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Rugby sevens getting stronger – Tietjens

New Zealand sevens coach Gordon Tietjens says the game has changed for good and fans should get used to upset results like his side’s defeat to Kenya.

 
 

Kenya sevens

NEW ZEALAND sevens coach Gordon Tietjens says the game has changed for good and fans should get used to upset results like his side’s defeat to Kenya.

The home side were dumped out their home tournament in Wellington at the weekend by the Africans in the semifinals, having also lost to England, the eventual champions, in the group stage.

While New Zealand still leads the tournament ladder, the veteran coach said people’s perception of the game needs to change.

There was no such this as a sure thing, even in the group stage, he said.

“You look at some of the teams that have battled over the weekend and you look at Fiji, the country that probably has more players in the world in sevens rugby than anyone,” he told Fairfax NZ.

“To go into the bowl for the first time ever, that was a shock to everyone.

“We are fortunate we haven’t been in that situation yet. Touch wood it doesn’t happen, but you can be pretty close. You look at our last game last night [Friday night] against the USA, it could have easily been another close loss like we had tonight [Saturday].”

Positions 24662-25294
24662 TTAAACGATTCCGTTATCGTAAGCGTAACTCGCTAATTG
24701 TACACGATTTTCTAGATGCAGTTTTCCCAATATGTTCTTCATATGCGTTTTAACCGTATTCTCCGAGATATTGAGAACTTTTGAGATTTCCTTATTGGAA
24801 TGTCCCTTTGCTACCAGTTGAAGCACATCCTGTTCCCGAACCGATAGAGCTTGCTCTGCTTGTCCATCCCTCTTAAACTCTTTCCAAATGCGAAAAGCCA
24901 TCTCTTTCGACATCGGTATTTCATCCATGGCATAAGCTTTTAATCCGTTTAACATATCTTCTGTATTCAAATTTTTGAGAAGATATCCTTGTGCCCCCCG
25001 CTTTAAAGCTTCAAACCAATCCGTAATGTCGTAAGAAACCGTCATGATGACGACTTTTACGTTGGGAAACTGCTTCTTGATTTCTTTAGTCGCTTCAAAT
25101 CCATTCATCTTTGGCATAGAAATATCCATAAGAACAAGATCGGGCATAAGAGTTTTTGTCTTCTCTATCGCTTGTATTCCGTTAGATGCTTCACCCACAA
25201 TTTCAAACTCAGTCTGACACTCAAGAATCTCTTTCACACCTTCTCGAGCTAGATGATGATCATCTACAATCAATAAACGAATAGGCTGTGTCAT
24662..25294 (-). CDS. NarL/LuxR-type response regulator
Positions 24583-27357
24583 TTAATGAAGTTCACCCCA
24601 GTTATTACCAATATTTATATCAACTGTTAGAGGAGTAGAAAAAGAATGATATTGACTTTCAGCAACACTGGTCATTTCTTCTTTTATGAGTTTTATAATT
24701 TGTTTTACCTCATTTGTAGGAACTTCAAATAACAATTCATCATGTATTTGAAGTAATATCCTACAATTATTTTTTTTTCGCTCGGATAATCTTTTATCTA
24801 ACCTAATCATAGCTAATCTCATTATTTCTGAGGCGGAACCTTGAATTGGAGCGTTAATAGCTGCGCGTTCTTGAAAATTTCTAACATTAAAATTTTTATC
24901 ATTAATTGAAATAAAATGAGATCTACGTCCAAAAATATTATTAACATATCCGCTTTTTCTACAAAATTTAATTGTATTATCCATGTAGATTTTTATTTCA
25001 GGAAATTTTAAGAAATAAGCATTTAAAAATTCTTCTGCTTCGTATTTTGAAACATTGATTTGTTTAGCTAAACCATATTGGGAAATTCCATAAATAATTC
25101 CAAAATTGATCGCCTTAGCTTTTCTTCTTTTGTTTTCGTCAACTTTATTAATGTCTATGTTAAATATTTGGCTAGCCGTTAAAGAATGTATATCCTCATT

With sevens in now in the Olympics, more and more nations are looking to develop the game.

New Zealand struggled at the weekend, with minnows such as the USA and Spain proving a challenge in the breakdown.

There have been fewer hidings in this year’s series, with Fiji losing all three of their pool matches to Australia, Scotland and Canada in Wellington, while Kenya also prevailed over South Africa.

Portugal have reached the Cup quarterfinals twice and the US once, adding to the changing game.

New Zealand head into the next leg of the series in Las Vegas without key players Kurt Baker and DJ Forbes, both of whom are injured.

They are grouped with Argentina, France and Wales.

New Zealand lead the standings on 77 points, ahead of Kenya (56), Samoa (54) and Fiji, France and South Africa (51).

 
 

 
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